Dr Armine Ishkanian, Research Programme Co-Leader (Politics of Inequality) and Executive Director AFSEE programme, LSE III and Associate Professor, Department of Social Policy, LSE

In the AFSEE Keynote Lecture, Economist Kate Raworth will discuss how we can create equal and just cities without overburdening the environment. She will be joined by Atlantic Fellow for Social and Economic Equity, Maria Carrasco, for the discussion.

Doughnut Economics, a framework coined by Raworth, sets out a 21st-century economic vision of meeting the needs of all people within the means of the living planet, through regenerative and distributive design. Over 40 cities and regions worldwide have already started to engage with the concepts and tools, aiming to turn these concepts into practice in place. How are they getting started, and what are the challenges they face?

Marion-Lieutaud-squarePaul Segal - Photo - International Inequalities Institute - LSE - London School of Economics - III - LSE staff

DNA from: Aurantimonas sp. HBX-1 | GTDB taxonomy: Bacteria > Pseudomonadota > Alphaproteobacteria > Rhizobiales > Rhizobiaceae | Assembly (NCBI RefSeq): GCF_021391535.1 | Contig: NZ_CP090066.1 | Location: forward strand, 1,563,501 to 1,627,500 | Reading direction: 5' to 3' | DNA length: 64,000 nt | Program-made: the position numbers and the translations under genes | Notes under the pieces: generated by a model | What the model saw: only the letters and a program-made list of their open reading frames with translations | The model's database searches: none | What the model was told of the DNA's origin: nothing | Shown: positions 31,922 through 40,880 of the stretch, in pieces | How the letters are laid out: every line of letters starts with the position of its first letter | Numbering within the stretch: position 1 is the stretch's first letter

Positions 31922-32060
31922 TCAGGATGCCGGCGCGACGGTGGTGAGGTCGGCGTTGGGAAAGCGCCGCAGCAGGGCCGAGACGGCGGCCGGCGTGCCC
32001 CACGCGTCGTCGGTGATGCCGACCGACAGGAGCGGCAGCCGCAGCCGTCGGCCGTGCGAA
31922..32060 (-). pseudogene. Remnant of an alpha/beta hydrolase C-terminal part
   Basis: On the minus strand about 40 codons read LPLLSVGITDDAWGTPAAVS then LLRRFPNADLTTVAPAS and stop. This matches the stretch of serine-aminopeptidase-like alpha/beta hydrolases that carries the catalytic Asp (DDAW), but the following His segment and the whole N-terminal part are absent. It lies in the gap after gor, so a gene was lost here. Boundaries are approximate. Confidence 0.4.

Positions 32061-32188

Social Reproduction and Domestic Service: An International Comparison

Part of the III Inequalities Seminar Series

Tuesday 15 November 12.30pm to 1.30pm. Online and in-person public eventLSE Campus, Room TBC.

Speaker:
Dr Marion Lieutaud, Postdoctoral Research Fellow, LSE Department of Methodology and Visiting Fellow, LSE III
Dr Paul Segal, Reader in Economics of Development, Department of International Development, Kings College London and Visiting Fellow, LSE III

Chair:
Professor Alpa Shah, Global Economies of Care Research Programme Leader, LSE III and Professor in Anthropology, LSE